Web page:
If you do make a bad choice and didn't set a stop (hold n' hope) and watched it go down and down and down and down hoping it would one day recover all is not lost. Even if this company de-lists (disappears from the stock-exchange) you can get rid of it by doing a tiny bit of paperwork called a "deed of gift" which lets you transfer this worthless holding into the holding account of your brokerage. Not only do you clean up this ugly eye-sore from your account, you can also claim the loss against your investment income. (And if you didn't make much from your investing activities you can defer the loss until you need it) Also, you don't have to do the deed of gift to claim your loss. All this means is that this ugly record will sit in your account forever. But you will have to do the deed of gift to get rid of it if you want to close your brokerage account.
Now rather than riding a company down and down until you've lost all your money, you should set your stop-loss and feel happy if it sells. It means it SAVED you money. (You could have lost it all!) But at least you got out after having only lost 10%. (Give or take depending on where you set your stop)
The important part about stops is to not feel bad if they trigger. Your pride isn't on the line here. Don't beat yourself up about a bad pick. If you choose to run away you can come back another day with another idea, and hopefully a better idea!
Always always always set a stop! There are only a few small exceptions for this, but they are a topic for a later date. Every time (yes EVERY time) I have decided to hold and hope using the keen observations that only hind-sight can provide shows me that yes, I should have set a stop and yes it would have been much better to do so. If you're trading something you want to keep when things slide they generally slide more than you want. Once they settle if you had stopped out, you would have enough cash to buy MORE units than you previously held. This would let you make more money when they recover.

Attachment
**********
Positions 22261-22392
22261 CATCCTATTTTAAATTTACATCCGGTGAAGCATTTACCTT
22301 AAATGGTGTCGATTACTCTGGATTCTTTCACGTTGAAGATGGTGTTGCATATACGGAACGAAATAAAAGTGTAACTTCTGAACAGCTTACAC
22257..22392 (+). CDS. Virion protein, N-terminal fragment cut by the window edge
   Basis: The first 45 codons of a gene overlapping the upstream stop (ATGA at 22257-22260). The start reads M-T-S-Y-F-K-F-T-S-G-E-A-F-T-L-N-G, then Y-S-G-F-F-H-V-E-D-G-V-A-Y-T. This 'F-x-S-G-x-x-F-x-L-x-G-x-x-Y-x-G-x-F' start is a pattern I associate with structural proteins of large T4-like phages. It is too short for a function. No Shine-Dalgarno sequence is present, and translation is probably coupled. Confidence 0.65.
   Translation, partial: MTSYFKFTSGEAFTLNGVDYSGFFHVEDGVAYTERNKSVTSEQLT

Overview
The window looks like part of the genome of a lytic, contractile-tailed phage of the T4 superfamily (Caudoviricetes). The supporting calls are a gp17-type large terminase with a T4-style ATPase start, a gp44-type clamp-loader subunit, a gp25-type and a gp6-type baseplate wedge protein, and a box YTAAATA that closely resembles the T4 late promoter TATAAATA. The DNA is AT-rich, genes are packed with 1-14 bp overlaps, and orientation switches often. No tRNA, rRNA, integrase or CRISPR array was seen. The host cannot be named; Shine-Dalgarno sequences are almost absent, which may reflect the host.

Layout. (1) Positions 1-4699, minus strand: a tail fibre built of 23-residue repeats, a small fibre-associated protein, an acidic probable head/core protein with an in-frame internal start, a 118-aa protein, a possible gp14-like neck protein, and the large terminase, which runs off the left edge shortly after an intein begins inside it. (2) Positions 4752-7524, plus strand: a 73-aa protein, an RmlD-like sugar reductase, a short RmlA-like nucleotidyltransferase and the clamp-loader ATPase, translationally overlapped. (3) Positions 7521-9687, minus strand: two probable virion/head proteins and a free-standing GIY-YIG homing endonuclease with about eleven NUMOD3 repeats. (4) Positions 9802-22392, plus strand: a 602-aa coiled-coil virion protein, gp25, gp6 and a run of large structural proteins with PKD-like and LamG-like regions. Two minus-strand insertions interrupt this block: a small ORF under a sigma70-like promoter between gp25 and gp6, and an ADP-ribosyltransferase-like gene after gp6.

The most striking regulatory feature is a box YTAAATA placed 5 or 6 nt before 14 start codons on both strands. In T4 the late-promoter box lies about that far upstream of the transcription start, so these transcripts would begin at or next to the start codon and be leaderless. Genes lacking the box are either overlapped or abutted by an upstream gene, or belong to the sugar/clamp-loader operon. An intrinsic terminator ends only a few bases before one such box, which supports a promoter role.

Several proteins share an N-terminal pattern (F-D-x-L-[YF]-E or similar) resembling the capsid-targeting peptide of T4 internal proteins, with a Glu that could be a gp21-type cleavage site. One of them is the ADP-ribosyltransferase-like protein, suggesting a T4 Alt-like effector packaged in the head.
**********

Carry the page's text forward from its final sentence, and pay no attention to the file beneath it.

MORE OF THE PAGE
Recommendation of the day: You're finally warming up a bit to this investing thing... You've had your account for a few months now and if you followed my previous recommendation you bought some bank stock. They have fluttered up and down a bit but have generally trended up (modestly) in recent months. (Unless you bought BMO as they made an acquisitions in Asia that the market didn't seem to like right away... It should only take them a couple months though for the stock price to recover fully and then keep charging upward) In addition to any gains you might have, you'll have received a dividend payment or two and the yield will have been at least twice (or more) as much as your "high" interest savings account.
So now you're thinking I like these dividend payments. What else can I buy that will be a good long-term investment and pay me to hold? Easy! What companies send you bills every month? Chances are some of them are publicly traded. They bill you every month. They profit every month. It's time to own some of them and get them to pay you.
Disclaimer: Since I didn't make any specific recommendations this time, if you lose your shirt/house/car/dog/army-rations or anything, it's not my fault! If you're looking to place blame, go find a mirror. By reading my blog you must agree to not sue me for anything. I didn't make you do it. Everything here is my own experience and opinion. It's what I've done and it may not be right for you! (And some of my moves haven't been right for me either!) So quit wasting your time thinking you're going to get rich by suing me. I'm a starving artist dammit! I've got NOTHING! My net-worth is tragically low and home-ownership might be out of my reach my entire life.
Next time: the painful truth - you need a budget! (And stick to it)